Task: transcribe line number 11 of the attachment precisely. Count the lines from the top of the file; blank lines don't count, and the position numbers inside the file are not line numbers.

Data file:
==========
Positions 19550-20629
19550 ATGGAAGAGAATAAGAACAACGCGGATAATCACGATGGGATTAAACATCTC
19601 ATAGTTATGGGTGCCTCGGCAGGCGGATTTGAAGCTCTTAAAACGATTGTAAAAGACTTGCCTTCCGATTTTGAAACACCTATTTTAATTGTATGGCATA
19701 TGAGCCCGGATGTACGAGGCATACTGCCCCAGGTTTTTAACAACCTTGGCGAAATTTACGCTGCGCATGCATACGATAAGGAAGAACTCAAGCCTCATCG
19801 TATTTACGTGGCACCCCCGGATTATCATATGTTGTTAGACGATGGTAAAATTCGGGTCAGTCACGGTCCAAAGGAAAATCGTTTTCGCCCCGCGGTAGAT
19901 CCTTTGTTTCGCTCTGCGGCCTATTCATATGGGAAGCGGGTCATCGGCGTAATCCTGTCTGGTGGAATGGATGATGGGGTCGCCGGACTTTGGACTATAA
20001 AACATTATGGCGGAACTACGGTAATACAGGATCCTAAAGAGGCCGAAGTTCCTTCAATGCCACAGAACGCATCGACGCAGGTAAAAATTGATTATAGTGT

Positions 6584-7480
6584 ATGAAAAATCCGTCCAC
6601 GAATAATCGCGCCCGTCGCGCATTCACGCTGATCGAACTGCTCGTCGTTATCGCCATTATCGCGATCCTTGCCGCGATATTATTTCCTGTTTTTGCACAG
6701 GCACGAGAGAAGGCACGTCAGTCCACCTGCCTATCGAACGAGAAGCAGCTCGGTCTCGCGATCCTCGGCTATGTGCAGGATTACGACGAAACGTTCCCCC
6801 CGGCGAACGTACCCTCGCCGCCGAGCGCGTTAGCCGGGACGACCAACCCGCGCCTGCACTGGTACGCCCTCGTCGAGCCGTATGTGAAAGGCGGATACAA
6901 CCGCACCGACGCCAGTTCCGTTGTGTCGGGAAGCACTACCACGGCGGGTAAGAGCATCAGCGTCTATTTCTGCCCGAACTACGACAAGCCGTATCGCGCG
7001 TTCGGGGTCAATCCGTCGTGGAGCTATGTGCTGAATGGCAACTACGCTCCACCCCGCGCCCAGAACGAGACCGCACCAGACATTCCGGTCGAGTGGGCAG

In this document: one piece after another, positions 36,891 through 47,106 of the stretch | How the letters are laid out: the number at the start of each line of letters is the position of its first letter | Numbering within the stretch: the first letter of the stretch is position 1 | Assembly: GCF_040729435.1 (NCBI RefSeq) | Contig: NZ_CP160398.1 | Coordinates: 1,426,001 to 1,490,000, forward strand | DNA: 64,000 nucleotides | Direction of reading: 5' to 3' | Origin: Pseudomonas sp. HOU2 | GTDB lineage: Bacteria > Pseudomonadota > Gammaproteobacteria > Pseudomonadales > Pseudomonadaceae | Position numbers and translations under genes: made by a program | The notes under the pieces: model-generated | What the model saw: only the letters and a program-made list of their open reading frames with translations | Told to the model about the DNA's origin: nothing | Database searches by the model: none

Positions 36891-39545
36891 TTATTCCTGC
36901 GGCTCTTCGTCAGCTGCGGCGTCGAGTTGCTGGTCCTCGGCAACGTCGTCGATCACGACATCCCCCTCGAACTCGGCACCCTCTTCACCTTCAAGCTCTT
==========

6701 GCACGAGAGAAGGCACGTCAGTCCACCTGCCTATCGAACGAGAAGCAGCTCGGTCTCGCGATCCTCGGCTATGTGCAGGATTACGACGAAACGTTCCCCC